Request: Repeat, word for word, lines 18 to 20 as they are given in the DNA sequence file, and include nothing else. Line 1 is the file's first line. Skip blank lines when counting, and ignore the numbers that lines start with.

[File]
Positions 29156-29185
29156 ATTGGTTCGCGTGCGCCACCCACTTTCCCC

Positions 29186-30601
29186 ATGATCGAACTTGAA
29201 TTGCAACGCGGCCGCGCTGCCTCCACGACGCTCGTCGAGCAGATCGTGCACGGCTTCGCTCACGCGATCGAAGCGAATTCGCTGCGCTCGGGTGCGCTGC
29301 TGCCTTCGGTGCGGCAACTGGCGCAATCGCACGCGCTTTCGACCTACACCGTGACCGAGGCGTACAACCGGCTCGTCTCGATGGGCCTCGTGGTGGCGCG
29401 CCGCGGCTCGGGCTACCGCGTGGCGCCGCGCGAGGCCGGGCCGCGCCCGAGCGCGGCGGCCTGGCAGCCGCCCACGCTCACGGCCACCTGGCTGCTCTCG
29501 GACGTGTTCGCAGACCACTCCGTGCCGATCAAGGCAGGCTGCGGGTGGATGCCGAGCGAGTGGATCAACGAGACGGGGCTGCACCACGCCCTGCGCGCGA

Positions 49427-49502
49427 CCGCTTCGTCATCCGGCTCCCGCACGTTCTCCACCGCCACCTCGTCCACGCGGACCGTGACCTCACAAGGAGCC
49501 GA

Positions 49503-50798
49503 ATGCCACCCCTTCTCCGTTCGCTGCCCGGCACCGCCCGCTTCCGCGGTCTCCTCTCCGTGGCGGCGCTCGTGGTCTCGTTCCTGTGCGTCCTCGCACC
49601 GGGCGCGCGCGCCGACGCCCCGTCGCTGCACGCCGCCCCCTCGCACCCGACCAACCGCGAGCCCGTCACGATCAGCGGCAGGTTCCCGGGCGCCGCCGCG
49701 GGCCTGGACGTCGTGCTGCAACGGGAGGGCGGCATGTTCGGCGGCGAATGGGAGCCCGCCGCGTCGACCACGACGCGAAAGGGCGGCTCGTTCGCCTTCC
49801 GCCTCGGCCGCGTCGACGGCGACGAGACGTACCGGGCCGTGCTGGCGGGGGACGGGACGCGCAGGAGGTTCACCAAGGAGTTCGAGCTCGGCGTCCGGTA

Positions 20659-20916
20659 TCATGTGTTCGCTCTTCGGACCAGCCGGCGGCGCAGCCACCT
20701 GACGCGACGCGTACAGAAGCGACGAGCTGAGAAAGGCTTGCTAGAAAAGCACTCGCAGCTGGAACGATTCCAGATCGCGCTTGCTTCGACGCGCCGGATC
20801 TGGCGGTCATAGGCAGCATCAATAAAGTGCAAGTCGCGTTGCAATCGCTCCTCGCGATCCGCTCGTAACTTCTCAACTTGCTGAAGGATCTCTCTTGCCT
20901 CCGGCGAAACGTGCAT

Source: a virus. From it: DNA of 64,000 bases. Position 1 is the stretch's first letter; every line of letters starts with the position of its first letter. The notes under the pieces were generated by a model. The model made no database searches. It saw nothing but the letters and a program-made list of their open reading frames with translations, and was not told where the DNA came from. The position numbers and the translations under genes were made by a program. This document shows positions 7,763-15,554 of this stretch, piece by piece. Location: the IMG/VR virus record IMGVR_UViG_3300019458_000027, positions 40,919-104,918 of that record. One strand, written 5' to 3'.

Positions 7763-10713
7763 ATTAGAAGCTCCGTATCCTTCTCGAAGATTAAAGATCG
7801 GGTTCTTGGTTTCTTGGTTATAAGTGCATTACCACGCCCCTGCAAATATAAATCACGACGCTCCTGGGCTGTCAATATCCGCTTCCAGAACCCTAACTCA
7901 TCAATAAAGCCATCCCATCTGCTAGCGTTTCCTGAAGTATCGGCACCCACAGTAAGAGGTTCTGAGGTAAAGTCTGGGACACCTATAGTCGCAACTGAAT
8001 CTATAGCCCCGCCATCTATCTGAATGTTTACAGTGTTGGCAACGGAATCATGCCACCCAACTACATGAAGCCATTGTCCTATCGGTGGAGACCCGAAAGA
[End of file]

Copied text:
20659 TCATGTGTTCGCTCTTCGGACCAGCCGGCGGCGCAGCCACCT
20701 GACGCGACGCGTACAGAAGCGACGAGCTGAGAAAGGCTTGCTAGAAAAGCACTCGCAGCTGGAACGATTCCAGATCGCGCTTGCTTCGACGCGCCGGATC
20801 TGGCGGTCATAGGCAGCATCAATAAAGTGCAAGTCGCGTTGCAATCGCTCCTCGCGATCCGCTCGTAACTTCTCAACTTGCTGAAGGATCTCTCTTGCCT